Monday, June 22, 2020

In re Sisk (9th Cir. - June 22, 2020)

It's a series of individual bankruptcy cases, and none of the unsecured creditors objected to the proposed bankruptcy plan, either below or on appeal.  That's not surprising.  They're never getting paid, regardless, so it'd likely be a waste of time and money to object.

The bankruptcy court refused to confirm the bankruptcy plans at issue because they had "estimated" times for various payments, a provision that adversely affects creditors in various ways, in a manner in which the San Jose Division of the Northern District of California thought wasn't appropriate and didn't comply with the bankruptcy code.  The debtors appealed.  But, again, the creditors didn't care, and didn't file anything.

The Ninth Circuit's right that the lack of an appellee doesn't preclude appellate jurisdiction, and that the debtors have standing regardless.  Some bankruptcy cases -- like this one -- work out that way.  The Ninth Circuit still gets to decide whether the district court got the legal issue right.

But the absence of an appellee still matters.  The Ninth Circuit holds that what the bankruptcy court did conflicted with the bankruptcy code.  The position articulated by the Ninth Circuit was opposed by . . . no one.  No one presented the arguments on the other side.  The lawyers for the parties who argued the case were both on the debtor's side (i.e., the ones who wanted their plan confirmed, and who argued in favor of the Ninth Circuit's ultimate decision), and while the lawyer for an amicus argued as well, she represented the trustee, who also thought (and argued) that the plans were totally fine to contain "estimated" times -- again, consistent with the Ninth Circuit's ultimate holding.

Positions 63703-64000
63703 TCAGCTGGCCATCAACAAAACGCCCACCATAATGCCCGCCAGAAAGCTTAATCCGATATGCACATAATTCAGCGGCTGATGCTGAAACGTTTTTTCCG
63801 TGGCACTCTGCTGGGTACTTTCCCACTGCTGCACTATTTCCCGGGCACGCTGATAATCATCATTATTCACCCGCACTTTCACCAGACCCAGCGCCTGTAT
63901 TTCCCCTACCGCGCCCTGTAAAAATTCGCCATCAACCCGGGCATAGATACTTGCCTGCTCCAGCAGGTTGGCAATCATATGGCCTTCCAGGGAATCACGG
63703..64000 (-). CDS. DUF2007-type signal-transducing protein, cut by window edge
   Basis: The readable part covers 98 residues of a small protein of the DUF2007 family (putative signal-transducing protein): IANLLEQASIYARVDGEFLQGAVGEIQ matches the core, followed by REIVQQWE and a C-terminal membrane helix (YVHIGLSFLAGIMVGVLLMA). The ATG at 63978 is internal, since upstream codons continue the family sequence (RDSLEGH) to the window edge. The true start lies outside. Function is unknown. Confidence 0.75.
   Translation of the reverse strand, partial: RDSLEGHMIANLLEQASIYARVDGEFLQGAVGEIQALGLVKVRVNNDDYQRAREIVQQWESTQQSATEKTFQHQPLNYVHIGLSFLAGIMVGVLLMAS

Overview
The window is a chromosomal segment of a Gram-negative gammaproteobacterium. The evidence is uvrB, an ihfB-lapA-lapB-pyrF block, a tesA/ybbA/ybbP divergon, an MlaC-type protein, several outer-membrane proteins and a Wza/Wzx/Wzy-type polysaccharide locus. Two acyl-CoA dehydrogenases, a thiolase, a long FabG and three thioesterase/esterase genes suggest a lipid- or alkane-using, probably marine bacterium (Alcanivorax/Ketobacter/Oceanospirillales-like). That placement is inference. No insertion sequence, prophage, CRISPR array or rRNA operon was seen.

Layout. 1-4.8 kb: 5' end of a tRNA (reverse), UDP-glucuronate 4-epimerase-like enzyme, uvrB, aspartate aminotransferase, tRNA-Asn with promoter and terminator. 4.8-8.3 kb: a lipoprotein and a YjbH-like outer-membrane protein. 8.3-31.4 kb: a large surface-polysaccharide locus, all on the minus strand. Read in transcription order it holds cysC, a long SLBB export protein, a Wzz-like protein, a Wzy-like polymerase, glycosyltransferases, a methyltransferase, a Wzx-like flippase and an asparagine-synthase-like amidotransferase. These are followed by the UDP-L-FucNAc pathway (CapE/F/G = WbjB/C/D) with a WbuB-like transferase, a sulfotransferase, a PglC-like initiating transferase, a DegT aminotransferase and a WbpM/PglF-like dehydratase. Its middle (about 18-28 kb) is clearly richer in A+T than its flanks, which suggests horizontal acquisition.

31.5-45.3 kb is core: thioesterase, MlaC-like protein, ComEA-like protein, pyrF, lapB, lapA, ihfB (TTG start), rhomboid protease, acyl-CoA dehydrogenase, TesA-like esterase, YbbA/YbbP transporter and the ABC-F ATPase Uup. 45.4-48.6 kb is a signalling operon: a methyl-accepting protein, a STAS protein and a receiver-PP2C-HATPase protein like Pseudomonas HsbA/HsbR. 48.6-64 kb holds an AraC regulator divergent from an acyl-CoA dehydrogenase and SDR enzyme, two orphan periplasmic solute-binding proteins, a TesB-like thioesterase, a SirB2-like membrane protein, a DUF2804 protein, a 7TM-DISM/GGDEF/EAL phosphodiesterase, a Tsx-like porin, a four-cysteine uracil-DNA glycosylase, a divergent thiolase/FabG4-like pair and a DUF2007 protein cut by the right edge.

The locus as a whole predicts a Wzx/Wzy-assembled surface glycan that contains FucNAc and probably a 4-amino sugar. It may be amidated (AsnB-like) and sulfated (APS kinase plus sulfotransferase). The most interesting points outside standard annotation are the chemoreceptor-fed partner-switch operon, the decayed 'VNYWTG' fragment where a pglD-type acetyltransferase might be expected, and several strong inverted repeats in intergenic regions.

It doesn't determine constitutional standing, but as a prudential matter, I think it generally advisable to be presented with both sides of an argument when you're deciding an appeal.  Particularly one that, as here, potentially affects thousands (or tens of thousands) of bankruptcy plans.  The panel cites a case from the Supreme Court in which there wasn't an appellee (Toibb) to establish (correctly) that the absence of an appellee doesn't divest the appellate court of standing, an describes that case by stating:  "The Court found no jurisdictional issue with the lack of an adversary, but appointed an amicus to support the bankruptcy court’s position."

Yep.  And that's what should have happened here.  There's standing, but as a prudential matter, the panel should have asked for (or appointed) an amicus to present the arguments against the position that the Ninth Circuit ultimately adopted.

In general, that makes for a better opinion.  Not a foundational prerequisite for standing.  But a good idea -- and general practice -- regardless.